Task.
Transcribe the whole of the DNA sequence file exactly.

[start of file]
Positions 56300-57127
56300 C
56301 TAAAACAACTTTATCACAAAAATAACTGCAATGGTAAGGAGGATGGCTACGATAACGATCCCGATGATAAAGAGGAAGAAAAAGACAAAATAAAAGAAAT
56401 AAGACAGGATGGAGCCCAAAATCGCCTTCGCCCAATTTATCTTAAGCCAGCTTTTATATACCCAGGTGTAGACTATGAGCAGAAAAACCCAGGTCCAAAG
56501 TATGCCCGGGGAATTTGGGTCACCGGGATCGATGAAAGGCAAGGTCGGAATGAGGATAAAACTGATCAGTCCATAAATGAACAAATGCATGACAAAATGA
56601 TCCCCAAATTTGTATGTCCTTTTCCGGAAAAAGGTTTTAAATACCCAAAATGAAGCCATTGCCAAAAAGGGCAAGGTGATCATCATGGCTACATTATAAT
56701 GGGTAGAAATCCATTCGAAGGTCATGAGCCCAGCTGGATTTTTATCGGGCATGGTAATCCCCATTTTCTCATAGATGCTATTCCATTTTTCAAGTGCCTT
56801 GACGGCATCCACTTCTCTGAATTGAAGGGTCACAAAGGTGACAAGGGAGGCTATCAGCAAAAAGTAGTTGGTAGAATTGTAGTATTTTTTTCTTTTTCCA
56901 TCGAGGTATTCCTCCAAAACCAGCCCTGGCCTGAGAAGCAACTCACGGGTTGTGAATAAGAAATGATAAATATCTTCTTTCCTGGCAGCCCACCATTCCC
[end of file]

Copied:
Positions 56300-57127
56300 C
56301 TAAAACAACTTTATCACAAAAATAACTGCAATGGTAAGGAGGATGGCTACGATAACGATCCCGATGATAAAGAGGAAGAAAAAGACAAAATAAAAGAAAT
56401 AAGACAGGATGGAGCCCAAAATCGCCTTCGCCCAATTTATCTTAAGCCAGCTTTTATATACCCAGGTGTAGACTATGAGCAGAAAAACCCAGGTCCAAAG
56501 TATGCCCGGGGAATTTGGGTCACCGGGATCGATGAAAGGCAAGGTCGGAATGAGGATAAAACTGATCAGTCCATAAATGAACAAATGCATGACAAAATGA
56601 TCCCCAAATTTGTATGTCCTTTTCCGGAAAAAGGTTTTAAATACCCAAAATGAAGCCATTGCCAAAAAGGGCAAGGTGATCATCATGGCTACATTATAAT
56701 GGGTAGAAATCCATTCGAAGGTCATGAGCCCAGCTGGATTTTTATCGGGCATGGTAATCCCCATTTTCTCATAGATGCTATTCCATTTTTCAAGTGCCTT
56801 GACGGCATCCACTTCTCTGAATTGAAGGGTCACAAAGGTGACAAGGGAGGCTATCAGCAAAAAGTAGTTGGTAGAATTGTAGTATTTTTTTCTTTTTCCA
56901 TCGAGGTATTCCTCCAAAACCAGCCCTGGCCTGAGAAGCAACTCACGGGTTGTGAATAAGAAATGATAAATATCTTCTTTCCTGGCAGCCCACCATTCCC